Island Conservatives get their pick with Scheer
Scheer's home province of Saskatchewan only place he received more support than P.E.I.
Conservatives on P.E.I. are pleased with the selection of Andrew Scheer as the party's new federal leader.
Scheer proved to be the Island favourite from the get-go, leading the province in voting through all 13 rounds of counting required for the party to select a leader Saturday night.
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"I think he could relate to people," said Martha Ellis, president of the Charlottetown Conservative Electoral District Association. Ellis said she ranked Scheer number one on her ballot.
"He's young, he's very mild-mannered, he's a family person, he came from rural Canada…. I think people felt that he could relate to Islanders and the issues that we have down here."
Support 2nd only to Saskatchewan
In total, Scheer received 70.8 per cent of the support up for grabs from the Island's four federal ridings. The only province where Scheer ended up with a higher total is his home province of Saskatchewan.
According to PC MLA Steven Myers, one of the issues that won support for Scheer on the Island was his support of supply management. Maxime Bernier, considered by many to be the front-runner heading into the vote, had vowed to get rid of the system.
"That's one of the reasons I didn't vote Bernier at all is because supply management is very important here on Prince Edward Island," said Myers. "We still have an economy that's largely based on agriculture. Supply management is important for Island farmers to have it protected so that we have a good strong industry here on the Island."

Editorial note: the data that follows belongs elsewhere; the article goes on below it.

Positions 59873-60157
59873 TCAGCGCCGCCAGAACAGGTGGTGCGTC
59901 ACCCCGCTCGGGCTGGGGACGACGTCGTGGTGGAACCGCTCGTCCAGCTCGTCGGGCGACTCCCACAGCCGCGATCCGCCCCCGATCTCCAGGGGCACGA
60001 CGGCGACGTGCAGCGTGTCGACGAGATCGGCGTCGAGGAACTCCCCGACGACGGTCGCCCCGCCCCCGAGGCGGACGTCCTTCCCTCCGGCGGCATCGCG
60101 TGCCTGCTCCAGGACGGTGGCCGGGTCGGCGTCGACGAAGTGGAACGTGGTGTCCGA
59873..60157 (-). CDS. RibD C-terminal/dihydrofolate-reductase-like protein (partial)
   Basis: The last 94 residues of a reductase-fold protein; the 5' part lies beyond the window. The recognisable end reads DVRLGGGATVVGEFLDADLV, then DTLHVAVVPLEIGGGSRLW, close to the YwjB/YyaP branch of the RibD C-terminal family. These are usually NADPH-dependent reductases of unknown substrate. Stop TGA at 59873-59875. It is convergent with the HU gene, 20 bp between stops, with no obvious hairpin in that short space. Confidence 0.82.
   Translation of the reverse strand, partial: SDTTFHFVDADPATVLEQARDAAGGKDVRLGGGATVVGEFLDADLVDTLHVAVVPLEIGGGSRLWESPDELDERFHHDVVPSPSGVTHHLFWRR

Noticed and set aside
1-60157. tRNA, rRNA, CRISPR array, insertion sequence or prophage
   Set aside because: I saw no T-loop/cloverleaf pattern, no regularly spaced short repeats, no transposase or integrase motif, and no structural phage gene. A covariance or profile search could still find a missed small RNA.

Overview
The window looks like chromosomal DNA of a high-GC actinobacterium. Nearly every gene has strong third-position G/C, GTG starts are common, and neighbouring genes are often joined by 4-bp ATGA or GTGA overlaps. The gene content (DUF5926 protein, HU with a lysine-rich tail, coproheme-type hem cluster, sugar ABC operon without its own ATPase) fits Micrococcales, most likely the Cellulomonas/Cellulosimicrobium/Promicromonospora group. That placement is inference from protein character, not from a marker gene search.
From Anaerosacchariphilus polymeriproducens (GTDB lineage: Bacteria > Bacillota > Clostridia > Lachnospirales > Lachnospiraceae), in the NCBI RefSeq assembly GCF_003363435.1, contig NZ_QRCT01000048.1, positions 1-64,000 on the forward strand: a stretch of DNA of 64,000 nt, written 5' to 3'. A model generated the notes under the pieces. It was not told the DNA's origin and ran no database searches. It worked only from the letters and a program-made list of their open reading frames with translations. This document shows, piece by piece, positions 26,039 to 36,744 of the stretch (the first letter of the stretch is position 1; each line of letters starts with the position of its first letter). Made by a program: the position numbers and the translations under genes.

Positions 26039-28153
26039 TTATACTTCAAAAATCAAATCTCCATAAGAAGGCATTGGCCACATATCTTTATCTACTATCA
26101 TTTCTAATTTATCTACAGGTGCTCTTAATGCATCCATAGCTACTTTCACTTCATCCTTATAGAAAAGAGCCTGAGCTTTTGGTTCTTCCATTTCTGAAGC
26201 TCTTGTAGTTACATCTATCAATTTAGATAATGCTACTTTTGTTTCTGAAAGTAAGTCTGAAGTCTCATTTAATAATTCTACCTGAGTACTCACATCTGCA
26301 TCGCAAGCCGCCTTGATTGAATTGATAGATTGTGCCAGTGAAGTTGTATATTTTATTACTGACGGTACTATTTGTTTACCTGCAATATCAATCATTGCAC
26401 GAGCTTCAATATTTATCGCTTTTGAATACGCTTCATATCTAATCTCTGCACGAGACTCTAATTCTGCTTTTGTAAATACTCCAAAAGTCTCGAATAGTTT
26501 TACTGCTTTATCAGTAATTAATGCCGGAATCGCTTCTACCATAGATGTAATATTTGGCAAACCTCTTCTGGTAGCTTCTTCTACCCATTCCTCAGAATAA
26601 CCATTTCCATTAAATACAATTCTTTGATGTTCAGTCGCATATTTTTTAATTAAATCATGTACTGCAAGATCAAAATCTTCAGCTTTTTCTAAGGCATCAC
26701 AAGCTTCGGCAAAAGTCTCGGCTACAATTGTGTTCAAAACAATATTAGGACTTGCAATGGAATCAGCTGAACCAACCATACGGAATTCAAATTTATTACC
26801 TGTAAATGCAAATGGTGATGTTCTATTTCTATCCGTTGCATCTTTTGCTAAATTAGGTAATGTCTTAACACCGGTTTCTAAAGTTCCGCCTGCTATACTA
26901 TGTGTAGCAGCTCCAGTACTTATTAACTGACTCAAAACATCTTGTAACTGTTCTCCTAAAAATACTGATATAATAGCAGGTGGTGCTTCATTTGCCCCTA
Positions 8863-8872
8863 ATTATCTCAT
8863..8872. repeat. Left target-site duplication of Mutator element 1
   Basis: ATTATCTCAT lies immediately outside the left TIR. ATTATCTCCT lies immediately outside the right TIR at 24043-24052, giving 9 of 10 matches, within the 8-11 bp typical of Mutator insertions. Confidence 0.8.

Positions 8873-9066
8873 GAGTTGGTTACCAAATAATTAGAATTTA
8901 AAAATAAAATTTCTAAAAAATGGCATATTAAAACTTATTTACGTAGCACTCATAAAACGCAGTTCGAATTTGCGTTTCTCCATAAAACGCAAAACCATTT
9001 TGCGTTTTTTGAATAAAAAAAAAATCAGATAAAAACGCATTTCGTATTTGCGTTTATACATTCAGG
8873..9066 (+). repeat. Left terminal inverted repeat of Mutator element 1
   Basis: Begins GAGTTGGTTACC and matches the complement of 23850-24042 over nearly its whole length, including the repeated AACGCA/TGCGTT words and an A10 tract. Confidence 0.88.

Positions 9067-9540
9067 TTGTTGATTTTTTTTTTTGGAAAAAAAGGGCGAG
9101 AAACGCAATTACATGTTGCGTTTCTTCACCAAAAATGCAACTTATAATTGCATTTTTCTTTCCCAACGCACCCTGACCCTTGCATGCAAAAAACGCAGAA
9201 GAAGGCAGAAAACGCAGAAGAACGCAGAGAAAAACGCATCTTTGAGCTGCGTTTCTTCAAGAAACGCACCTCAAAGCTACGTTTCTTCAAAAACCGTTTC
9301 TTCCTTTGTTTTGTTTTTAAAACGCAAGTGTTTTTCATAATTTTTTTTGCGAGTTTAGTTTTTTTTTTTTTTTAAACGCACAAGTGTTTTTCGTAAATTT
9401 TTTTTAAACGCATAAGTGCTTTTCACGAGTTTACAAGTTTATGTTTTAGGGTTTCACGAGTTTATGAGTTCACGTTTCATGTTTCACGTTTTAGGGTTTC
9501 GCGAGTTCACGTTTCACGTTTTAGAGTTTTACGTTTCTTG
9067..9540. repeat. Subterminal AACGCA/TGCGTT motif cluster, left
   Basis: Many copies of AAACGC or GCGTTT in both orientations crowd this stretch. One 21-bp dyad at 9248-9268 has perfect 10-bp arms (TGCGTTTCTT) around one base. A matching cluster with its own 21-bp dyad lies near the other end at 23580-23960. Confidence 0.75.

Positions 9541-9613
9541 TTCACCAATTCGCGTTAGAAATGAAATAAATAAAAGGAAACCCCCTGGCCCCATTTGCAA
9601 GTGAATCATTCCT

The interim leader of the Progressive Conservative Party on P.E.I. Jamie Fox said Scheer's time as Speaker of the House of Commons in Ottawa also helped him secure the support of Conservative party members.
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"It showed that he had the ability to work fairly with all parties in the House, that he had the confidence of the House and members from all sides," said Fox. "That was a big thing."
Sylvia Poirier represents P.E.I. on the National Council of the Conservative Party of Canada. She was in Toronto for the leadership convention.
She gave a favourable review of the ranked ballot system the party used to select Scheer, saying it made for a "less divisive" convention and the selection of a candidate she believes can appeal to a wide range of Canadians, including those in the Atlantic region.
"Scheer's platform was more moderate and I think had a broader appeal," Poirier said. "And I think people put him on their ballot for that reason."
She said the year-long campaign energized party supporters and resulted in a fundraising boost, but said "I think people in general are happy that it's done. It certainly was quite a huge process."
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